Carole Lombard is seen as Maria Tura, a grand dame of the Polish theater. Ms. Lombard gave a marvelous performance and her contribution to the success of this film is amazing. Robert Stack is seen as the pilot Sobinski. Other faces in the cast include Felix Bressard, Lionel Atwill, Sig Ruman, George Lynn, and others that are perfect under Ernst Lubitsch guidance.

This is a film to be treasured because of the work of Jack Benny and the impeccable direction of Ernst Lubitsch.
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ivan-224 October 2002
This movie proves that comedy can be sublime. At a time when the gods are crazy, this movie swims with the current, seeking to outdo their craziness. That's why it's also very touching. The outcome of the craziness was unknown at the time. That also makes this film daring. Whether intentionally or not, the film implies that Hitler himself was a Hitler-impersonator, that Hitler is a kind of unattainable ideal, a Platonic idea of pure evil. A similarly sublime and bold and touching film made during another craziness (not twenty years thereafter, as its more applauded cousins!) is "THE GAY DECEIVERS" (1969). It too dances with the gods, and breaks your heart as it makes you laugh.
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"In the hands of a ham"
Steffi_P6 August 2011
It has long been controversial to make a comedy out of war and tragedy, but often it is among the best ways of dealing with a difficult subject. Being able to satirize evil and imagine humour even in the most desperate of plights is a big part of coming to terms with these things. And when done in the right way, it can make some of the most compelling works that cinema has to offer. With To Be or Not to Be, director Ernst Lubitsch, who had spent most of his career making sophisticated and often innuendo-laden comedies with absolutely no political content, surprised everyone by tackling the most urgent of topical issues head-on, yet still maintaining the frivolous comedy style that was his forte.

Co-written with Melchior Lengyel (who had provided Lubitsch with his earlier hit Ninotchka) To Be or Not to Be features a brilliant premise – that of actors turning their skills to do underground work. As such it takes a light-hearted yet affectionate view of stage acting (which is where Lubitsch started out). This was a rather timely subject in Hollywood at the time. In the early days of sound, a lot of theatre actors had been called in to do the talkie business, but now the trend was shifting towards subtler, more naturalistic performances, as especially encouraged by directors like William Wyler and George Stevens. And there's nothing wrong with that approach – Wyler and Stevens were making some excellent pictures – but as a result the good old ham actor was becoming a somewhat marginalised figure. To Be or Not to Be makes the theatrical scenery-chewers into the heroes. The debate between the different styles is itself the subject of many of the gags, for example Lionel Atwill continually having to be reminded not to overact. The young Polish airman who woos Lombard is named Stanislaw, perhaps after Stanislavski, the nemesis of ham actors.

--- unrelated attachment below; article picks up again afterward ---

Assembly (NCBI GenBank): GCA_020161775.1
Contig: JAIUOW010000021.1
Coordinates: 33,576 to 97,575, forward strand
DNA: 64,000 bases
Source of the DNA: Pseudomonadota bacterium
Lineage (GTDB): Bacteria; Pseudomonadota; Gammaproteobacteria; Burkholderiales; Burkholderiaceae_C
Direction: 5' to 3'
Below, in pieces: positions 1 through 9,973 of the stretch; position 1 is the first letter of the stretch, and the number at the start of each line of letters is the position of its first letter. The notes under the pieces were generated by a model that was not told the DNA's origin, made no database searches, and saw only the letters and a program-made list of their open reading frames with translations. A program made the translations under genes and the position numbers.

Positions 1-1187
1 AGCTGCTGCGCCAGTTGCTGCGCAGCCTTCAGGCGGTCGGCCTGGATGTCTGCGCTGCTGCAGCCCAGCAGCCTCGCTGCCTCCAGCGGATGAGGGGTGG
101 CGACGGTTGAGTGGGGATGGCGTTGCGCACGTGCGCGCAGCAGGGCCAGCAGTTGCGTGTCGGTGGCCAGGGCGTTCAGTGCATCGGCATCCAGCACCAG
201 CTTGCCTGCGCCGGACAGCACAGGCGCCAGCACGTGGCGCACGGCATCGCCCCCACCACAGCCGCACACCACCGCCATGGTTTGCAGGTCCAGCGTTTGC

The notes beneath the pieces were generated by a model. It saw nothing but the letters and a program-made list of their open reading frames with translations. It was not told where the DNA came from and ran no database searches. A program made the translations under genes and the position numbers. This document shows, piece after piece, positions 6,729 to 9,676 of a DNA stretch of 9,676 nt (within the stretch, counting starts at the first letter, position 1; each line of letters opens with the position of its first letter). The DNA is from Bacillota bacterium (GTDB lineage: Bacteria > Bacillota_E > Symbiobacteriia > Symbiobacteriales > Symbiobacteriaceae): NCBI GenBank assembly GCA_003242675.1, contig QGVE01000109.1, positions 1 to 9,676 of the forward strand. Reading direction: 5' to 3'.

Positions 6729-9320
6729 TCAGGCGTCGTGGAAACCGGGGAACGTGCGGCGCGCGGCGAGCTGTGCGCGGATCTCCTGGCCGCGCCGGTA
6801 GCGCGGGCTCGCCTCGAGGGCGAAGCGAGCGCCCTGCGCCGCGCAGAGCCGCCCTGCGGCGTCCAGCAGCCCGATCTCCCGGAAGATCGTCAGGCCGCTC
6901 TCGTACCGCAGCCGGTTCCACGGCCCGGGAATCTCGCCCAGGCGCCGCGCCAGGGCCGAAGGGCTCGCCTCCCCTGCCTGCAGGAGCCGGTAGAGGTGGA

The casting of To Be or Not to Be is like a celebration of the little hams. You won't find theatrical legends like Charles Laughton or John Barrymore here, but supporting players like Atwill, Felix Bressart and Tom Dugan are exactly the sort of people who were now a dying breed in the Hollywood movie. Here they can be seen at their unashamed best. The two leads on the other hand are not hams at all, but they were among the best comedy actors of the era. Jack Benny was ironically a master at underplaying scenes, often at his funniest when doing very little, such as drawing out the pause before beginning Hamlet's soliloquy. Carole Lombard was a consummate comedienne, often adopting a tone of complete sincerity that made little throwaway lines (like her enraptured "It certainly does (interest me)" when Robert Stack is talking about his bomber) sound comically ridiculous. But she could turn that sincerity to dramatic purpose as well, for example her very genuine look of trepidation when she is questioned trying to leave the hotel.